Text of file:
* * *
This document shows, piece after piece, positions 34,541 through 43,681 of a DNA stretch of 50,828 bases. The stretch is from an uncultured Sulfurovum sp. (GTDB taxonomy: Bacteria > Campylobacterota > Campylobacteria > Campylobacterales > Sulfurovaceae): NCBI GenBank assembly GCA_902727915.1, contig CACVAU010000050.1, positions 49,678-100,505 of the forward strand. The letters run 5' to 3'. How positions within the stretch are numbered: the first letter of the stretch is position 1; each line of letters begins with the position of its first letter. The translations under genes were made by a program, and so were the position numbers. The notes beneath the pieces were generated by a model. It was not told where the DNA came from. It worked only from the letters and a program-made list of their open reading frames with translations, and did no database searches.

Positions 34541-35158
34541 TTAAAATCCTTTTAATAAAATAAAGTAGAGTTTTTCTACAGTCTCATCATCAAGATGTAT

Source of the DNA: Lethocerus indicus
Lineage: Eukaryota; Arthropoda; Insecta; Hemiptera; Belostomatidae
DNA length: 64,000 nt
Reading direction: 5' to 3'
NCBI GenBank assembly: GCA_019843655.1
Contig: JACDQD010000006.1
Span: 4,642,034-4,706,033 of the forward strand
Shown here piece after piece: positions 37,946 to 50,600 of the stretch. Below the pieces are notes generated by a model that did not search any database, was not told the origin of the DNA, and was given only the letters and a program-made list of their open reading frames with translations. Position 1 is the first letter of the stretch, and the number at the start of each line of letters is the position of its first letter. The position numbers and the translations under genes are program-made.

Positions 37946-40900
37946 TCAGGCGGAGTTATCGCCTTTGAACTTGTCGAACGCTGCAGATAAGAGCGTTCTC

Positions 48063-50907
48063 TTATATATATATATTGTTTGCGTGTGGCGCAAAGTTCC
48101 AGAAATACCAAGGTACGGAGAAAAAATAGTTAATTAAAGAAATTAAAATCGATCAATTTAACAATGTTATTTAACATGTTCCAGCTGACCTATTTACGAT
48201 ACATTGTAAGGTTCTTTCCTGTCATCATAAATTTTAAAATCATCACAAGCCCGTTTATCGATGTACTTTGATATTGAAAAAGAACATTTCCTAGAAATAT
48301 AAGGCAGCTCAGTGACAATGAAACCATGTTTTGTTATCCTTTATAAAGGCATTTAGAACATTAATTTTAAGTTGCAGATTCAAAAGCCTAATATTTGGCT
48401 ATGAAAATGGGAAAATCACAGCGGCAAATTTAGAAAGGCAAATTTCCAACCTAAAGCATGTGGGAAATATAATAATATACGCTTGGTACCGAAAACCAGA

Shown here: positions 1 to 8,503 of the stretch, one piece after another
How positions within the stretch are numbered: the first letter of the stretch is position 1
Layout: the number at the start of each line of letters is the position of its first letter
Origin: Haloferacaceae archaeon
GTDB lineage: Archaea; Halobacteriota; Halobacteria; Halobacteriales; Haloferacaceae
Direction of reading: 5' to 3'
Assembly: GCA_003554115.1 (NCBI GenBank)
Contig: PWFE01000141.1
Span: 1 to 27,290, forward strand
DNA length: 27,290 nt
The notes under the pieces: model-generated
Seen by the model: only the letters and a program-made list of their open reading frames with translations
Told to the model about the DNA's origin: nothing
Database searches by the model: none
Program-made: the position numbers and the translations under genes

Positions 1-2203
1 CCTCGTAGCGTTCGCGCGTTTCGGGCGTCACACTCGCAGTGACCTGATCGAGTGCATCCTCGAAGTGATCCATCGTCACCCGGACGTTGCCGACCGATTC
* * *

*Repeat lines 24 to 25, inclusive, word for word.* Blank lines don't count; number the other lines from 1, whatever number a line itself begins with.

GTDB lineage: Archaea; Halobacteriota; Halobacteria; Halobacteriales; Haloferacaceae
Direction of reading: 5' to 3'